Thursday, February 12, 2009

Panel warns climate change poses serious risks to national security, health Failure to combat climate change could put the national security of the United States at risk, a panel of experts warned lawmakers Thursday. In a hearing before the House Committee on Energy and Commerce, witnesses warned of potentially catastrophic consequences if carbon emissions are not reduced.

….Retired General Gordon R. Sullivan warned that climate change is a "serious threat" to national security, in addition to being a "threat multiplier." "Many areas of the world that will be the hardest hit by climate change impacts are already being stressed by lack of water, lack of food, and political and social unrest," he said, explaining the meaning of "threat multiplier." "Adding climate change to this mix will only serve to exacerbate the existing instabilities."

In order to combat the rapidly escalating problem of climate change, Sullivan urged the United States to "show leadership on developing energy alternatives that reduce our reliance on fossil fuels from unstable regions of the world, reduce our energy consumption, and improve our nation's energy posture."

He was echoed by Dr. Kristie Ebi, Lead Author of the Public Health Chapter of the 2007 Intergovernmental Panel on Climate Change Fourth Assessment Report. The report found, among other things, that the Arctic could be ice free in the summer far sooner than the original 2040 horizon, even within a few years. These rapid changes pose serious health risks, both direct and indirect, Ebi said, as climate change will alter environmental systems on which humans depend.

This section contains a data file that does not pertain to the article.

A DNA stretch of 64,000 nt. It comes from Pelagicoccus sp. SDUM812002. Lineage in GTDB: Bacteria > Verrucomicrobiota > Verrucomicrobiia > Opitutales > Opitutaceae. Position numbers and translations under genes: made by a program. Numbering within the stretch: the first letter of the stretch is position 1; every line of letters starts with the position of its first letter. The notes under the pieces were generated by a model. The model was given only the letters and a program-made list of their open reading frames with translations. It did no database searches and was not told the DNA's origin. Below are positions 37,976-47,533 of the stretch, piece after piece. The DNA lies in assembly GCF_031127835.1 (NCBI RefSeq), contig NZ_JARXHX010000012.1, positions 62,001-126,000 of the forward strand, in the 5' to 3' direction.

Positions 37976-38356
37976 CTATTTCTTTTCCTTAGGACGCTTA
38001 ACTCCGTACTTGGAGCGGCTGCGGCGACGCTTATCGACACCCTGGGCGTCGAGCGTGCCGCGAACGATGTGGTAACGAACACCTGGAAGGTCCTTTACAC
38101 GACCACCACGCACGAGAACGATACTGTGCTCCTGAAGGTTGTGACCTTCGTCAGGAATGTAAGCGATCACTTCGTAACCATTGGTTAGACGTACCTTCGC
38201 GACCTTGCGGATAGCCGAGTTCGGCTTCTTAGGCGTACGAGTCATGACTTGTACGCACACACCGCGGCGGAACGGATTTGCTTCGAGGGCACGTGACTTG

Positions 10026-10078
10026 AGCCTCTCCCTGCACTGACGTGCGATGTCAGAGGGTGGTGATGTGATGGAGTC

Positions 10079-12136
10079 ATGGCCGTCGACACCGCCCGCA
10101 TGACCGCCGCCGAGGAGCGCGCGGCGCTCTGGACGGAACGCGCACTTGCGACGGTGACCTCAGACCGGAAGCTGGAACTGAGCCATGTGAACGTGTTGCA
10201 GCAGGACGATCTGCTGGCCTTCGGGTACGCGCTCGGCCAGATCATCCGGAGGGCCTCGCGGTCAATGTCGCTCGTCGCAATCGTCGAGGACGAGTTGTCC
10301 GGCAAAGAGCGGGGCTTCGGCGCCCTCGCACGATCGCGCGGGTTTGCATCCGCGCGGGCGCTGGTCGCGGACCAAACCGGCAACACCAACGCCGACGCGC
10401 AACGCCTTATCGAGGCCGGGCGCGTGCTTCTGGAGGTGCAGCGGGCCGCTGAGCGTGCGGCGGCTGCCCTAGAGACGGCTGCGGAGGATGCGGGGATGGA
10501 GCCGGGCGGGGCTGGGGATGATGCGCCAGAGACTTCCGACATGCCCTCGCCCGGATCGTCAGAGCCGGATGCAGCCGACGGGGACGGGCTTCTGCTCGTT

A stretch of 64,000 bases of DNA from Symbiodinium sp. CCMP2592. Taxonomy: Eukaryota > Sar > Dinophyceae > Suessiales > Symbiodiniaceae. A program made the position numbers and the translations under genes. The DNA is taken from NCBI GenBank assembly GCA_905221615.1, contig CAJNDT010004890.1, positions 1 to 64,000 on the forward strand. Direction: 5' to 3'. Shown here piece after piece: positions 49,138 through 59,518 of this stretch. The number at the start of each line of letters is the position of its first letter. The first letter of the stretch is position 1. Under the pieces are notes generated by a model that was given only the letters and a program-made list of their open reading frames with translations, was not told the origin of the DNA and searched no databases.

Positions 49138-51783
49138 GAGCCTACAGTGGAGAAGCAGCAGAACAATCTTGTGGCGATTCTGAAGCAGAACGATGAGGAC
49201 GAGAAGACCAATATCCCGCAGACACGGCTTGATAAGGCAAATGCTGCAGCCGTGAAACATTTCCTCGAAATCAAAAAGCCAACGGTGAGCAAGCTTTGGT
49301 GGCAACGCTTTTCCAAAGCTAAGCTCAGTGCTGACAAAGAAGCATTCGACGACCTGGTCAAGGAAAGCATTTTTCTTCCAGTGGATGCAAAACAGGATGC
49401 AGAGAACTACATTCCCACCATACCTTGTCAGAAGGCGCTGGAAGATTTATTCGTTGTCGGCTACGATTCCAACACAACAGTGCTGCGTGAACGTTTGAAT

"Increases in the frequency, intensity, and length of heatwaves, with the highest risks among older adults, those with chronic medical conditions, infants and children, pregnant women, urban and rural poor, and outdoor workers. With limited mitigation or adaptation, heat-related mortality is projected to increase several-fold," she said, citing her report. "Increases in the frequency and intensity of other extreme weather events, including floods, droughts, wildfires, and windstorms, with the risks highest among the poor, pregnant women, those with chronic medical conditions, and those with mobility and cognitive constraints," she continued….

Europe's 2003 heat wave compared to normal temperatures

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